ICSI – What Is It, Do We Need It, and Is It Safe?
By Francis Polansky, M.D.
Intracytoplasmic sperm injection (ICSI) was introduced in 1992 to improve fertilization in couples with male factor infertility undergoing In Vitro Fertilization treatment (IVF).
How does ICSI work?
In traditional IVF, most eggs will fertilize when they are placed in a culture dish with several thousand normal sperm. This process is called “in vitro fertilization”.
Before a sperm can fertilize an egg, the head of the sperm has to attach to the outside of the egg. Then it pushes through the outer layer of the egg (zona pellucida) to the inside of the egg. Sometimes the sperm cannot penetrate the zona layer. Intracytoplasmic Sperm Injection can be used to help fertilize the egg. ICSI involves the direct injection of a single sperm into the interior of an egg using an extremely thin glass needle.
ICSI allows couples with male factor infertility to achieve fertilization and live birth rates similar to those achieved with the in vitro fertilization method in men with normal sperm counts. ICSI can be performed even in men with no sperm in the ejaculate if sperm can be successfully aspirated from the testis.
Why would we need ICSI?
ICSI helps to overcome a man’s fertility problems, for instance:
- He may produce too few sperm
- His sperm may be not be shaped correctly or move in a normal fashion
- The sperm may have trouble attaching to the egg
- A blockage in his reproductive tract may keep sperm from getting out
ICSI can also be used if in a previous In Vitro Fertilization Treatment, the traditional in vitro fertilization method has not produced fertilization.
Will ICSI work?
ICSI typically fertilizes 50% to 80% of eggs. But the following may occur after the use of ICSI:
- The ICSI procedure might damage some eggs
- The eggs might not grow into embryos even after they are injected with sperm
- The embryos may stop developing
Once fertilization takes place, a patient’s chance of giving birth is the same as if she had IVF with traditional in vitro insemination.
Can ICSI affect a baby’s development?
If a woman conceives spontaneously, there is a 1.5% to 3% chance that the baby will have a major birth defect. In studies of male factor infertility, ICSI has been associated with a small increased risk of adverse outcomes in offspring. Whether this association is due to the ICSI procedure itself or to inherent sperm defects has not been determined. Recent studies have not detected any differences in the intellectual and motor development of children born after ICSI, conventional IVF, or spontaneous conception.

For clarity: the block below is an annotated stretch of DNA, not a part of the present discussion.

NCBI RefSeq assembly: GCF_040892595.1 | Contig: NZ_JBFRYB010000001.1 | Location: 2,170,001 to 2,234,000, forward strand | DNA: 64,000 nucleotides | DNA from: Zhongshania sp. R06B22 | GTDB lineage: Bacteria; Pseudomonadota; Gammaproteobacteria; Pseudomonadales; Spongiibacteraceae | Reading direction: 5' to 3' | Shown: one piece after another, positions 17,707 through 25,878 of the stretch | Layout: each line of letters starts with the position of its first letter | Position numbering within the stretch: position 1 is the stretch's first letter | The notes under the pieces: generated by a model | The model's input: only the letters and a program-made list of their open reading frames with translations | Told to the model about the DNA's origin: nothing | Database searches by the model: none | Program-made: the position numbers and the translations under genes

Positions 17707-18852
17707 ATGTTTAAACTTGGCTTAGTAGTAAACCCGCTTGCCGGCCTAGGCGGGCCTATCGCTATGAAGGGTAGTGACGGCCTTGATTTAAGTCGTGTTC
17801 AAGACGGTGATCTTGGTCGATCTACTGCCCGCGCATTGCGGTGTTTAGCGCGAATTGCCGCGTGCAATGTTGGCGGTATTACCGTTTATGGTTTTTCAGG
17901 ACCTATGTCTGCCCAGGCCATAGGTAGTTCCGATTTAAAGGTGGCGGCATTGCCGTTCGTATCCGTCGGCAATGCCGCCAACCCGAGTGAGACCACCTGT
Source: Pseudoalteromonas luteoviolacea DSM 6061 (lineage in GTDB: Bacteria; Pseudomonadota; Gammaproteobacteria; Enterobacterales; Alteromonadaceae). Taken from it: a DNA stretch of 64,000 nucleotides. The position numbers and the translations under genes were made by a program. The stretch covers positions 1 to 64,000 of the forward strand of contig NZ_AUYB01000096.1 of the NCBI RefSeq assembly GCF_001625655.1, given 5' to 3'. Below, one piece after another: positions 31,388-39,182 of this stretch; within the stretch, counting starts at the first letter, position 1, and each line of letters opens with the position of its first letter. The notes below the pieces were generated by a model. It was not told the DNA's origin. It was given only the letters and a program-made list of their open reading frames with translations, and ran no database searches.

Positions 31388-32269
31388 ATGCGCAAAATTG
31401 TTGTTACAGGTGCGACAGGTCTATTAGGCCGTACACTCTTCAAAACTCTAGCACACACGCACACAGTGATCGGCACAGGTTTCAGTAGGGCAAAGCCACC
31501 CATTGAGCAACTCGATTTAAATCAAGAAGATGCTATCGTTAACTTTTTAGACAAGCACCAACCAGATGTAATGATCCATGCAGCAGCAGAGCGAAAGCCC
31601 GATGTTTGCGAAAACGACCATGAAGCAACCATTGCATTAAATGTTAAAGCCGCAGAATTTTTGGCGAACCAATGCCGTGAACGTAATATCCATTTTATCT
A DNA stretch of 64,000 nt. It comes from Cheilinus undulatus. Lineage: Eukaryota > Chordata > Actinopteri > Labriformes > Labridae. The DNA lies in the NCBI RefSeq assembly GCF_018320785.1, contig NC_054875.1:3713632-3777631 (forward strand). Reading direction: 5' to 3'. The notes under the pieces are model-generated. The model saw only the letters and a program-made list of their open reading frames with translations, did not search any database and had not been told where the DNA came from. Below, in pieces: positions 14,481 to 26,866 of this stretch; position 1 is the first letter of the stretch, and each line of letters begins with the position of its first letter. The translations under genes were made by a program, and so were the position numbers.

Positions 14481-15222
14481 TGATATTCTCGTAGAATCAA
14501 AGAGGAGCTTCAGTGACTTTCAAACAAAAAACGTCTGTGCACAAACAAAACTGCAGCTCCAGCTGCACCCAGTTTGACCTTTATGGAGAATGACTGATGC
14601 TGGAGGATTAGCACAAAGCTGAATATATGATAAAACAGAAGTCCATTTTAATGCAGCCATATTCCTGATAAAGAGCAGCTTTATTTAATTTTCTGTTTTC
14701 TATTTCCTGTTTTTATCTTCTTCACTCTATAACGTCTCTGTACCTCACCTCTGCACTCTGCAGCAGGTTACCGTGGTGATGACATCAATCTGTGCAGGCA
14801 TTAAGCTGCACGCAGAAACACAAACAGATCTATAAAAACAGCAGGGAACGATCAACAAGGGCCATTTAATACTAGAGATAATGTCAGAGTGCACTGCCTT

Certain genetic abnormalities have been shown to increase in ICSI offspring. The prevalence of sex chromosome (X and Y) abnormalities in children conceived via ICSI is higher than observed in the general IVF population, but the difference between the two groups is very small (0.8% to 1.0% in ICSI offspring vs. 0.2% in the general IVF population). Translocations (a re-arrangement of chromosomes that can cause miscarriage) may be more common in ICSI offspring (0.36%) than in the general population (0.07%).
These risks are generally attributed to the underlying male factor cause of infertility rather than resulting from the ICSI procedure itself. Men with abnormal semen analyses are more likely themselves to have chromosome abnormalities and may produce sperm with abnormal chromosomes. These abnormalities could be passed to their offspring.
In conclusion, the ICSI procedure has been an extensively used method of fertilizing eggs in In Vitro Fertilization allowing men who in the past were unable to father children to have genetic offspring. It is likely that the ICSI procedure itself does not increase the risk of genetic abnormalities.